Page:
Long-Term Opioid Use Linked to Increased ED Visits, Drug and Alcohol Problems

Caroline Cassels

September 15, 2010

September 15, 2010 — Long-term opioid therapy with schedule II opioids for chronic noncancer pain appears to increase the risk for emergency department visits (EDVs) and drug- and alcohol-related problems, new research suggests.

Investigators at the University of Washington School of Medicine in Seattle found that schedule II opioids, headache, back pain, and preexisting substance use disorders were all significantly associated with EDVs and alcohol- or drug-related encounters (ADEs) in adults prescribed opioids for 90 days or more.

"Among [chronic opioid therapy (COT)] users, previously diagnosed substance use disorders and opioid types were the variables most strongly associated with ED visits and ADEs in the subsequent year. Any use of short-acting Schedule II opioids was associated with a higher number of ED visits, while any use of long-acting Schedule II opioids was associated with more ADEs," the investigators write.

Jennifer Brennan Braden, MD, MPH, is the first author of the study, which appears in the September 13 issue of the Archives of Internal Medicine.

Increase in Abuse, Deaths

According to the study, COT is commonly used to manage chronic noncancer pain. At the same time, the authors note, there has been an increase in reported opioid abuse and deaths from prescription opioid overdose. However, they add, the link between opioid prescribing and adverse outcomes is unclear.

"Deaths related to prescription opioid use might be owing to abuse and diversion of these medications, or they might be purely accidental. Demographic and clinical factors associated with increased adverse medical outcomes among COT prescription recipients are unknown," they write.

To examine the prevalence and risk factors for ED use among COT patients, the investigators analyzed data derived from administrative claim records between January 2001 and December 31, 2004, from a state Medicaid population and a multistate commercially insured population.

The study sample included 38,491 commercially insured individuals and 10,159 Medicaid enrollees. All subjects were aged 18 years or older and had used opioids for at least 90 continuous days during a 6-month period.

Investigators found that on average, patients undergoing COT were middle-aged and mainly women. At 36.8% and 50.2%, the most prevalent diagnosis was back pain in both the private insurance and Medicaid groups, respectively.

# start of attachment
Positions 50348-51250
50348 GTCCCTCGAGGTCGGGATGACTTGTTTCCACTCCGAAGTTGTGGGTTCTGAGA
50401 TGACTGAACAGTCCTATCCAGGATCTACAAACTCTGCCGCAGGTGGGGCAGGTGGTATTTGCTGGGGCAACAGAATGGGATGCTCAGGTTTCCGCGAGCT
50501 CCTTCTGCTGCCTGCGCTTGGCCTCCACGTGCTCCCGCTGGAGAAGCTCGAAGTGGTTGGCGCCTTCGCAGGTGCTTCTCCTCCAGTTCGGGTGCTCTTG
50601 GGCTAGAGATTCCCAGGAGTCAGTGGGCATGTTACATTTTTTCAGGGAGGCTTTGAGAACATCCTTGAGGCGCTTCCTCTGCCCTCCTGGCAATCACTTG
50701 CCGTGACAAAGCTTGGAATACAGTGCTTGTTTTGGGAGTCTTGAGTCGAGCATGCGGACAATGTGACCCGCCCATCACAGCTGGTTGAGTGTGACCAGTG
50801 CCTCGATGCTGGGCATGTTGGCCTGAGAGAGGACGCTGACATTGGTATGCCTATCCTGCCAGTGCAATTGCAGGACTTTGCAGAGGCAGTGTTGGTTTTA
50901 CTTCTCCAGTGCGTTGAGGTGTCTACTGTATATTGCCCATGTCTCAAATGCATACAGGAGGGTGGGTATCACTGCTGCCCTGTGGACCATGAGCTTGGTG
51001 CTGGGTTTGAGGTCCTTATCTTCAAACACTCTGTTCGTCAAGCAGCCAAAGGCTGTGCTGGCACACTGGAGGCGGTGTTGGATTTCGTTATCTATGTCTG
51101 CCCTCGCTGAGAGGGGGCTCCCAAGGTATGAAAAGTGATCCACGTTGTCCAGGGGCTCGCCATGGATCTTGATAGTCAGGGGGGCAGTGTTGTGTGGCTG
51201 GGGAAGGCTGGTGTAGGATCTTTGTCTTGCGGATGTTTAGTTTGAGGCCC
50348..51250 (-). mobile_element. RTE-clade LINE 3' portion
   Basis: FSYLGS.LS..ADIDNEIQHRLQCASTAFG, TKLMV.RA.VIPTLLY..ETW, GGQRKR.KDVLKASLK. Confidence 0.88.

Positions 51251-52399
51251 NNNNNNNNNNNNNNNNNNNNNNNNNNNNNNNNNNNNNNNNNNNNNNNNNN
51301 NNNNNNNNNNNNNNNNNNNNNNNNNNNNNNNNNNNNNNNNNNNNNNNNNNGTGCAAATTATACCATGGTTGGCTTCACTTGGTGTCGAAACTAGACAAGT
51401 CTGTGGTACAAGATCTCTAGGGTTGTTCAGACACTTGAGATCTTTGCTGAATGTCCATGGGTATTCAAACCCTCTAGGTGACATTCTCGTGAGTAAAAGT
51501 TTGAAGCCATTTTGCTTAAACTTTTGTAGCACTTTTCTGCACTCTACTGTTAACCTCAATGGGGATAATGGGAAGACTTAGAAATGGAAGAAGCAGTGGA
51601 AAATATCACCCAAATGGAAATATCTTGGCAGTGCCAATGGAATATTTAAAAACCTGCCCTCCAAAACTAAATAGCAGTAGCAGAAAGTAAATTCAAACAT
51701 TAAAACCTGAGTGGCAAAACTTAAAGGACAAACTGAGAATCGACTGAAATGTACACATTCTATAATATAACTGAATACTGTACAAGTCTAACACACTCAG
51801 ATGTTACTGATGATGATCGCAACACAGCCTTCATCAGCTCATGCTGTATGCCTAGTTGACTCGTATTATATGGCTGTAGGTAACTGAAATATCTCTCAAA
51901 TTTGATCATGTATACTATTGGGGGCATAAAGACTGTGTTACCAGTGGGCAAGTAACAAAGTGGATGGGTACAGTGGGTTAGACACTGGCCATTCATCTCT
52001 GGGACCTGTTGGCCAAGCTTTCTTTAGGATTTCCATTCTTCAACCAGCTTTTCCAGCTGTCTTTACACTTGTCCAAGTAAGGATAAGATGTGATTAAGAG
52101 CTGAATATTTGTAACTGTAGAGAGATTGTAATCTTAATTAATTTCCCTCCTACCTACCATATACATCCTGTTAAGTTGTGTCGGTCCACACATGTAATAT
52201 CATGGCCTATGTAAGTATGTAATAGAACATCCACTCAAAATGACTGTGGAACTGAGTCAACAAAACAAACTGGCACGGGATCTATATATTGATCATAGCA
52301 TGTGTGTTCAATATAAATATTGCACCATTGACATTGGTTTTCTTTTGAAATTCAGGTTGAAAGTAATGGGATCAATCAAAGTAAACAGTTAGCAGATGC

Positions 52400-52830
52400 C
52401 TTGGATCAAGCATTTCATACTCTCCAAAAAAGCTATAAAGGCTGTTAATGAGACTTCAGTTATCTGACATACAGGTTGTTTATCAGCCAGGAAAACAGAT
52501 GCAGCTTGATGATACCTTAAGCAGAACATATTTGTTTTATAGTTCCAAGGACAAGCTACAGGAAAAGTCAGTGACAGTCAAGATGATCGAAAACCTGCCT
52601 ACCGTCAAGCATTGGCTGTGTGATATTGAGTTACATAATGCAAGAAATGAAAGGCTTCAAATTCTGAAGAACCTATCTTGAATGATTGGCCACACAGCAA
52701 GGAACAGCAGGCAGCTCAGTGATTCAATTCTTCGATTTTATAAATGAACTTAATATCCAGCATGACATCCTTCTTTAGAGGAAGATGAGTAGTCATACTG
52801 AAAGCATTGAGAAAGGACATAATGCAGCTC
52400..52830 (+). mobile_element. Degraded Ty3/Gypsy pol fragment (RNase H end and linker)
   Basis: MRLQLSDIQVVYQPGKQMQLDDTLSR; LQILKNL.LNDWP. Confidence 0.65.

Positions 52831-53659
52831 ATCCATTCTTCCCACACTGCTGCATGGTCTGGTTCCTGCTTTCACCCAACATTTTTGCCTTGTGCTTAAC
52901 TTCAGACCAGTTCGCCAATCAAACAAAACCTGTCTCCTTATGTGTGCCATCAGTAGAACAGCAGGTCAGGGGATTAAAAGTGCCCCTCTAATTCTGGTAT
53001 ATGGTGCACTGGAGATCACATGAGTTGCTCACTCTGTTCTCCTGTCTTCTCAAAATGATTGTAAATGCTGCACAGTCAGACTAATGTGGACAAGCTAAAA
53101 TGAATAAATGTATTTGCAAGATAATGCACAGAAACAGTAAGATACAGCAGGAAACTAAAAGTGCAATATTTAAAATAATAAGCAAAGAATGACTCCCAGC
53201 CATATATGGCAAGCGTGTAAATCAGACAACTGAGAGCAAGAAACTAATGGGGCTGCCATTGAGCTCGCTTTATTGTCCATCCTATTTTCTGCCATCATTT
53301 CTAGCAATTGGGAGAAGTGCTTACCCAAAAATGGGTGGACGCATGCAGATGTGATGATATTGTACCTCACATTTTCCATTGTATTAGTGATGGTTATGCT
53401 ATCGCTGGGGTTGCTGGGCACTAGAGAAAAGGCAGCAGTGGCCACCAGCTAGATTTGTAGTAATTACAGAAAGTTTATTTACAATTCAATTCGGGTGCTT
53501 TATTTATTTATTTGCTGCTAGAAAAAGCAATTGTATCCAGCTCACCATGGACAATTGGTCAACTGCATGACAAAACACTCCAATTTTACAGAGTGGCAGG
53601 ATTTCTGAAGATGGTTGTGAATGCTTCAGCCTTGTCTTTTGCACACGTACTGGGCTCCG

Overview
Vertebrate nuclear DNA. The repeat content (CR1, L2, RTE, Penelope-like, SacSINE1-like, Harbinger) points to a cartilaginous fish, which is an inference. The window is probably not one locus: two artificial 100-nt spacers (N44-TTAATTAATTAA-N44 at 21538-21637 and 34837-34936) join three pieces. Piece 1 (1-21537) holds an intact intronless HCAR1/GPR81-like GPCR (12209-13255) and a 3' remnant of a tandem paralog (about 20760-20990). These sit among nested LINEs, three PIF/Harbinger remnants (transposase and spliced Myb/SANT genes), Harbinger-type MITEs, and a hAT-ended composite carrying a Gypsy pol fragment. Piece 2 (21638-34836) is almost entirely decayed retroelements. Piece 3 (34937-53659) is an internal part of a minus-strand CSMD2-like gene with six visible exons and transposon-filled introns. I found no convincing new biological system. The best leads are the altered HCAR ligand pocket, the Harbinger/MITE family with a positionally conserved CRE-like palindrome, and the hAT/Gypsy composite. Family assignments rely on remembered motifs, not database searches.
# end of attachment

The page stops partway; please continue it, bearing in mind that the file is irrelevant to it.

Among the privately insured group, 24.2% visited the ED within 12 months of initiating COT vs 28.2% of Medicaid enrollees. The investigators also found that 1.6% of the private insurance group and 2.6% of Medicaid recipients were treated for ADEs within 12 months of starting COT.

The authors report that patients receiving COT with a previously diagnosed substance use disorder were at particularly high risk for ED use and ADEs.

"[T]hose with a substance use disorder diagnosis in the preceding year had from 18% to 73% more ED utilization and were 3 to 5 times more likely to have an ADE," the investigators write.

Need for Recommended Maximum Dose

Any use of short-acting schedule II opioids was associated with a higher number of EDVs. In contrast, any use of long-acting schedule II opioids was associated with more alcohol- and drug-related events.

Although opioid dose per day was not consistently associated with EDVs, it doubled the risk for ADEs at morphine-equivalent does higher than 120 mg/day, the authors report.

The investigators suggest that "it may be possible to increase the safety of chronic opioid therapy by minimizing the prescription of Schedule II opioids in these higher risk recipients."

Dr. Mitchell H. Katz, MD, form the San Francisco Department of Public Health, in California, agrees. In an accompanying editorial, Dr. Katz calls for consensus guidelines to establish a recommended maximum dose in patients with nonmalignant pain.

"It is not reasonable or fair to expect practising clinicians to hold the line on opioid prescriptions, given that [current] consensus guidelines fail to define any upper limit on dosing," Dr. Katz writes.

Dr. Katz also asserts that an upper recommended dosing limit would reduce harm by "eliminating the highest doses that have been associated with the highest likelihood of overdose."

The authors and Dr. Katz have disclosed no relevant financial relationships.

Arch Intern Med. 2010;170:1425-1432, 1422-1424. Abstract Abstract


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